The EU Referendum and Immigration – What Will a Brexit Mean for My Immigration Status?


The impending referendum on the so-called Brexit has created an atmosphere of uncertainty surrounding the immigration status of many European citizens and their families based in the United Kingdom. While there has been much commentary on this issue, there has been no clear proposal presented by the Government of what will happen to either European citizens already based in the UK or for the future free movement of citizens. The prospect of an uncertain future is encouraging those who are eligible to apply for residency and dual citizenship.

The process of exiting the EU itself is an uncertain one. Article 50 of the Lisbon Treaty defines the process for exit, the terms of an exit of a member state will be negotiated by the remaining member states, and not the state leaving. Essentially, the UK will not be at the negotiation table for its own exit, further adding to the cloud of uncertainty surrounding a possible popular vote for a Brexit.

What could happen?

There are two main arguments posited regarding the immigration element of a possible British exit from the EU.

The pro-Brexit side is very much associated with tighter controls on EU immigration, arguing that, outside of the EU, Britain will have more autonomy to control its own borders and implement its own, presumably stricter, immigration policy. They argue that the size of the British economy and position of Britain in world affairs would provide a strong platform from which to negotiate new Free Trade Agreements without the accompanying free movement provisions.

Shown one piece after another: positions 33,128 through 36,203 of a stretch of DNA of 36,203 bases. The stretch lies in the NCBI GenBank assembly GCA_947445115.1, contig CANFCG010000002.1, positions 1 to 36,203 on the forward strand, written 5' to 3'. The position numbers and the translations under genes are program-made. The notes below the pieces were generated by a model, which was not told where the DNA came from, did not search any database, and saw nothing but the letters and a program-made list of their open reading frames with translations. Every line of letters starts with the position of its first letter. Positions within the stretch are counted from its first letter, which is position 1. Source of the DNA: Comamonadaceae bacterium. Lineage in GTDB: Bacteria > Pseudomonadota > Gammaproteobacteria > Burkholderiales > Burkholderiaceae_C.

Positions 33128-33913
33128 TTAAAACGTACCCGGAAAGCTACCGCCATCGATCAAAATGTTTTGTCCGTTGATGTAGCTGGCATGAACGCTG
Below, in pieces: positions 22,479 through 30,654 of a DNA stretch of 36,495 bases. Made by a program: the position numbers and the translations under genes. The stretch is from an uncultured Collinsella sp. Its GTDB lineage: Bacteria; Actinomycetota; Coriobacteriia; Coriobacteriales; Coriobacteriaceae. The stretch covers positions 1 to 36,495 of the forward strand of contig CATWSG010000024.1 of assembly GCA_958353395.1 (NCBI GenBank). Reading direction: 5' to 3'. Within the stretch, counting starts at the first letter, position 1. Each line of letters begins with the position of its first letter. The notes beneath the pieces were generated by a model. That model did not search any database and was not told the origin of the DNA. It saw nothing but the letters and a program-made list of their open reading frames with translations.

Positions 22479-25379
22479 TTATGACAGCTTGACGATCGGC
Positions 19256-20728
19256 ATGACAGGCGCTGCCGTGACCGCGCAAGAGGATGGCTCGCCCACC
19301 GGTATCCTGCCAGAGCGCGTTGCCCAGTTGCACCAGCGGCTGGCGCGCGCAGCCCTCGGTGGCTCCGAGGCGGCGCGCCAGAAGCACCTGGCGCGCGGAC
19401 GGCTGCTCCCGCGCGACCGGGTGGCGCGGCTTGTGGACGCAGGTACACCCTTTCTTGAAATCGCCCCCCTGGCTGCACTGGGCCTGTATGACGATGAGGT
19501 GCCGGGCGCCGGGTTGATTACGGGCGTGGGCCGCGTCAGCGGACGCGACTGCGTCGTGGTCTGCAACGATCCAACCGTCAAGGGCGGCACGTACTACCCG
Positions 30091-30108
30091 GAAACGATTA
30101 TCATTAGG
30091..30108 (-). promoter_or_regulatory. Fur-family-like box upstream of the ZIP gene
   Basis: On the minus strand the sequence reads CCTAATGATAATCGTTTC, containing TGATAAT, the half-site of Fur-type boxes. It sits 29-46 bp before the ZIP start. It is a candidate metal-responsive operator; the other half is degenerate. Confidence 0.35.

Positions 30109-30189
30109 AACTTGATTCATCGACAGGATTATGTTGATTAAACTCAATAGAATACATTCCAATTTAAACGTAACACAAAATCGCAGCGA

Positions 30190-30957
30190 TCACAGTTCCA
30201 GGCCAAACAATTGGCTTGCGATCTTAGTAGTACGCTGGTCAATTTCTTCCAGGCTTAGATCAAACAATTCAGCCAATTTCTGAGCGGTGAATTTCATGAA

Others however, cite the examples of both Norway and Switzerland (non-EU states), which, in exchange for access to the single market, have had to adopt the free movement of people. A recent Swiss referendum in favour of restricting the free movement of people has been rejected by the EU. Both Norway and Switzerland, despite being outside of the EU, have higher rates of EU immigration than the UK. In addition to this, there are estimated to be at least 1 million British citizens exercising their Treaty rights and living in other European countries – any agreement for the status of these citizens overseas, would surely involve a reciprocal agreement for EU citizens based here in the UK.

Should the United Kingdom leave the European Union in the future, there will be a chance that EU citizens who are currently in the UK will have to apply for UK visas or permits, under current UK immigration rules. EU citizens could be subject to a Points Based immigration system similar to that of Canada or Australia.

When will a possible Brexit take effect?

There would be a minimum period of two years following a popular vote to leave before that exit would become effective. During that time Britain would be obliged to continue to abide by EU treaties and laws, but would not take an active part in any decision-making. This bridging period would be to provide time for a withdrawal agreement to be negotiated and also for the UK to negotiate new stand-alone Free Trade Agreements.

The Government will no doubt endeavour to avoid any legislative vacuum caused by the repeal of EU laws before new UK laws are in place. However, what the replacement legislation will involve is unclear. In short, a Brexit will most definitely result in changes, but as to what those changes will be remains speculative for the moment.